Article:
How Longitude Lane Got Its Name

Longitude Lane is a short, narrow alley in urban Charleston that has captured the imagination of countless tourists and residents alike.  Measuring approximately 540 feet long and just over ten feet wide, Longitude Lane is parallel to and approximately 150 feet south of Tradd Street.  Like Tradd Street, it intersects with East Bay Street at a right angle.  It offers one of the most picturesque views in the city, giving pedestrians a glimpse back in time to what Charleston must have looked like before the modern age of transportation.  For many generations, however, locals and tourists have been scratching their heads in wonder about the origin of the name. Numerous theories have appeared over the years, but none offers a satisfactory degree of authenticity, or even logic.  Longitude Lane is oriented on the east-west axis, like a line of latitude, not a line of longitude.  The precise geographic location of the lane doesn’t coincide with any significant longitudinal phenomenon.  In short, Longitude Lane isn’t very longitudinal at all.  So what’s the origin of its alliterative name?

How Longitude Lane Got Its Name


In order to find the answer to obscure local puzzles, sometimes we have to look beyond our small Charleston-centered world and look for the bigger picture.  I think that’s the method required to solve this question, and here’s my theory:  The origin of the name of Charleston’s Longitude Lane has everything to do with the not-so-dramatic scientific events of early 1762 that proved the accuracy of John Harrison’s marine chronometer.  In plainer words, Charleston’s Longitude Lane was so-named in May 1762 as a sort of local celebration of the man who solved the longitude question.  To prove my point, let’s travel back to early-eighteenth-century England where this story begins.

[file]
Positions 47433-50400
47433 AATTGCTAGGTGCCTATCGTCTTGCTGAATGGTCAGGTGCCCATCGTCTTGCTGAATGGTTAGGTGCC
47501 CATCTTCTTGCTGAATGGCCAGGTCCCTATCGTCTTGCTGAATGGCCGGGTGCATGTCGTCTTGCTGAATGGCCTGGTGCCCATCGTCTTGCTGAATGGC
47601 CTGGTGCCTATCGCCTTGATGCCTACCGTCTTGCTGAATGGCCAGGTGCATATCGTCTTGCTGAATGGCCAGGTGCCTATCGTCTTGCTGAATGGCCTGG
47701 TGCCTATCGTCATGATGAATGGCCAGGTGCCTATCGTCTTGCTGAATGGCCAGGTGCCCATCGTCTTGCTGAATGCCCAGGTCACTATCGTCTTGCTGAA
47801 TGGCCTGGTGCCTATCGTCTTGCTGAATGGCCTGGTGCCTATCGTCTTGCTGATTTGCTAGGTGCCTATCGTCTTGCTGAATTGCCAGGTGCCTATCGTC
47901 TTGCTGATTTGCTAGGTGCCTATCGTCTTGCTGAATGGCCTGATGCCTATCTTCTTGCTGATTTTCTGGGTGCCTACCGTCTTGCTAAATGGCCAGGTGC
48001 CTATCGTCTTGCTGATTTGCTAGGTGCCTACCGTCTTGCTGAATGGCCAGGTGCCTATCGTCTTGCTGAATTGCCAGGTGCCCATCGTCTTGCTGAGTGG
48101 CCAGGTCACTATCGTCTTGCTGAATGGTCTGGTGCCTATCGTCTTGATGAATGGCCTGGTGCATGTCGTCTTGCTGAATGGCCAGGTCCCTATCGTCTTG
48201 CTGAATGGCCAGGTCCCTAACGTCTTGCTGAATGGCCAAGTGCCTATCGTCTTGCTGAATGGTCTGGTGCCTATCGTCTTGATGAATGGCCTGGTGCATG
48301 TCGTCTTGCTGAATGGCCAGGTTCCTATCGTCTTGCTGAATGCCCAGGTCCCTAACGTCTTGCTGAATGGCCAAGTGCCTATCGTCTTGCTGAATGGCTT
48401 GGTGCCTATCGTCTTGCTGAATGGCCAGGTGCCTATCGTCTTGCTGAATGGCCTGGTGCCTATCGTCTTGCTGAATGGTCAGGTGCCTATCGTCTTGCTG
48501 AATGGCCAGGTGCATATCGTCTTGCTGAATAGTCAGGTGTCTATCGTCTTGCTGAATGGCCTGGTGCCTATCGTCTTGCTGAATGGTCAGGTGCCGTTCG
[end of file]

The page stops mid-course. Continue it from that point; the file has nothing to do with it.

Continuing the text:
In 1707 a small fleet of British warships was sailing from Gibraltar back to England, when they ran into foul weather in the English Channel.  The navigators thought the fleet was off the north coast of France, but without the ability to accurately determine their longitude at sea, they were dead wrong.  Using traditional methods of guessing their location, called “dead reckoning,” the fleet sailed right into a rocky shoal near the Isles of Scilly, off the southwest coast of Great Britain.  More than 1,500 sailors drowned in that disaster, and it caused a scandal at home.  Nearly seven years later, in 1714, the British parliament ratified a law known as “the Longitude Act,” which offered a reward of £20,000 sterling to anyone who could demonstrate a reliable and accurate method of determining longitude at sea.  For the next fifty-odd years, the longitude prize was one of the most popular topics of conversation in the English-speaking world, especially among people in the maritime industry.  The American colonies were extremely profitable to Great Britain, and so was India, but the long sea voyages between the mother country and the colonies were very risky ventures.  The practice of dead-reckoning one’s location at sea was little more than educated guess work, and mistakes frequently cost entire cargoes of goods as well as human lives.  The government prize was intended to spur scientific minds to solve this important conundrum, but the money went unclaimed year after year.